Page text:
…overheard from a few cubicles over…
If you want to drive your car on the expressway, and the on-ramp that you were about to use is closed, do you say:
- The expressway is closed
- The on-ramp is closed
If you chose #1, then you probably think that all your food disappears when you close your refrigerator door, and that all your family and friends cease to exist when you close your eyes to sleep at night. For you; yes, the Internet is down.
If you chose #2, congratulations. The falling tree does, indeed, make a sound, whether or not a witness was within earshot. Feels good to be rational, doesn’t it?
Although a congressman might be ridiculed by Jon Stewart for saying it, a great way to describe internet connectivity is as a series of tubes, the packets in those tubes, and the routers that direct them.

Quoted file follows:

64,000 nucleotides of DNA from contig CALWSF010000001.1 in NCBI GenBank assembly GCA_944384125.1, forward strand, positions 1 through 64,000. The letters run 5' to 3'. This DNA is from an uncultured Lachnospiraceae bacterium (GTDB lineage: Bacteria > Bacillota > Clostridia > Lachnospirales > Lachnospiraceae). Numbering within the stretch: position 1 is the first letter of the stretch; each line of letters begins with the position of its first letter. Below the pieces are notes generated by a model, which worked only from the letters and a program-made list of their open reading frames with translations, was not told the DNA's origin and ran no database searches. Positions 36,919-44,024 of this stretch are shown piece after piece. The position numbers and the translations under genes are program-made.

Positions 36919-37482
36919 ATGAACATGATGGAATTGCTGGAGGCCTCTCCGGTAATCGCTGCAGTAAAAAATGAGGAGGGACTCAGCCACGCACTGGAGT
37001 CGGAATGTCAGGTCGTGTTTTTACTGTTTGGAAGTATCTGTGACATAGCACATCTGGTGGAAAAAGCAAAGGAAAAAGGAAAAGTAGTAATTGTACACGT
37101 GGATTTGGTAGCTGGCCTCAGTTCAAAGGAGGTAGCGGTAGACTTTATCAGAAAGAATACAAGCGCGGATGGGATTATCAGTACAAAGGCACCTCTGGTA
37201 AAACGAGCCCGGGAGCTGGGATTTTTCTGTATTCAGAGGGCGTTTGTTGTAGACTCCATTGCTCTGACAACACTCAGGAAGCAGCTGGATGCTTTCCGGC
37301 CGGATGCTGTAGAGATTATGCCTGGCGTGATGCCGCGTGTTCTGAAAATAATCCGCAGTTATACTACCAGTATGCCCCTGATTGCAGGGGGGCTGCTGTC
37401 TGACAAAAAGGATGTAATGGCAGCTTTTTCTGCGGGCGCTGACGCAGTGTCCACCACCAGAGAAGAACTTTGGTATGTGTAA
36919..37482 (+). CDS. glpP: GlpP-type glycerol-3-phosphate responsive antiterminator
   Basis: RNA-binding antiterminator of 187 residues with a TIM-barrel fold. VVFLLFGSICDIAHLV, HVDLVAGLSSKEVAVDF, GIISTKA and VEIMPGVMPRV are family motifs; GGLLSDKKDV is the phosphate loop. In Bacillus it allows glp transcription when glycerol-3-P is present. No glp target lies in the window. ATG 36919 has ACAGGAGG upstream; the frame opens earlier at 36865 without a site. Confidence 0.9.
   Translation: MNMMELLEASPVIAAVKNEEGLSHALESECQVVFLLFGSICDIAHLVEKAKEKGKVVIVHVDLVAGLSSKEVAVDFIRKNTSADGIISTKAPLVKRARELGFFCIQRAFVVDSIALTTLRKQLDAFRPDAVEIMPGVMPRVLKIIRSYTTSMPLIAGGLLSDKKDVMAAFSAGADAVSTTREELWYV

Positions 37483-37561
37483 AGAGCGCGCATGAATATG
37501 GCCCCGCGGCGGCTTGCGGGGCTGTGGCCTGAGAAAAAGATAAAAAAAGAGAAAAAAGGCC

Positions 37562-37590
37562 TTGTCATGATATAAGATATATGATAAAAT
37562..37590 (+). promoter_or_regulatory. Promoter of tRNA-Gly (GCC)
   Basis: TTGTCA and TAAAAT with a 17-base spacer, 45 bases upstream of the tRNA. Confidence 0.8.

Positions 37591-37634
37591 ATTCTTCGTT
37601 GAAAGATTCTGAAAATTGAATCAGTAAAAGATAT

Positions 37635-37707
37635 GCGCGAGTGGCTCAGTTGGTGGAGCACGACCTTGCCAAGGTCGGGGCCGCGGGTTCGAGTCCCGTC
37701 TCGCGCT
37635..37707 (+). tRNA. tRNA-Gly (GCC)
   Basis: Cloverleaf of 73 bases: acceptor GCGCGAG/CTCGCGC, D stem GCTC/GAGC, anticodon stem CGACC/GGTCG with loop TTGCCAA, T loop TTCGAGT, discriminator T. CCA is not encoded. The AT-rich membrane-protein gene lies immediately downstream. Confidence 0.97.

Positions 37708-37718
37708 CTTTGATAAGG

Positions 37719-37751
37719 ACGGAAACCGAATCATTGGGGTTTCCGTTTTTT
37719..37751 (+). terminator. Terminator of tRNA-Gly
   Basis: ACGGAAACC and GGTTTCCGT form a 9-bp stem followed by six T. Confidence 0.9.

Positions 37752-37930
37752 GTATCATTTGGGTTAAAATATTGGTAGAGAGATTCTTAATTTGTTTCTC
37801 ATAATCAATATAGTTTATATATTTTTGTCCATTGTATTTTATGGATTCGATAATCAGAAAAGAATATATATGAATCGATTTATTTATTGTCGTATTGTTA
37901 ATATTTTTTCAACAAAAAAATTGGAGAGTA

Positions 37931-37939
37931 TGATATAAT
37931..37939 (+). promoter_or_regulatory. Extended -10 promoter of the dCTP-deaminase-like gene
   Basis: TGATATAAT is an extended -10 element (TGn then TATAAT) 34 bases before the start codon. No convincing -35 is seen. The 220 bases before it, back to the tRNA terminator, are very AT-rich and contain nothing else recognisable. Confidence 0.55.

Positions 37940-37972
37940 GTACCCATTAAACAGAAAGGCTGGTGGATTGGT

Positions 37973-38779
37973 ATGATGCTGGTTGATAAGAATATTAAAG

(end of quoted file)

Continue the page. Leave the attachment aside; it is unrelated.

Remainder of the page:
- The routers are things that act like the friendly old street cop you see in the old movies. He smiled and answered politely when you asked for directions. If you are a packet, you only want to know where to go next to get to your destination, and a router hands you off (via the tubes) to the next router toward your destination, or to your destination itself.
- The packets are the small pieces of communication that travel from router-to-router on the tubes. They are directed on their way to their destination by the routers. In the expressway example above, your car (and all cars) are the packet(s).
- The tubes are the means of interconnected travel, like the expressway and on-ramp in the metaphor above. These are made up of your local internet connection (dsl, cable, t1, etc.), and the connections between the internet routers.
Now, then. Relax. The Internet is not down. Your access to it is. So you can’t reach eBay at the moment – it’s okay; eBay is still there… out there… and dinner is still in the fridge at home… So as soon as the janitor plugs your router back in to the overloaded outlet in the broom closet, you can buy more shoes.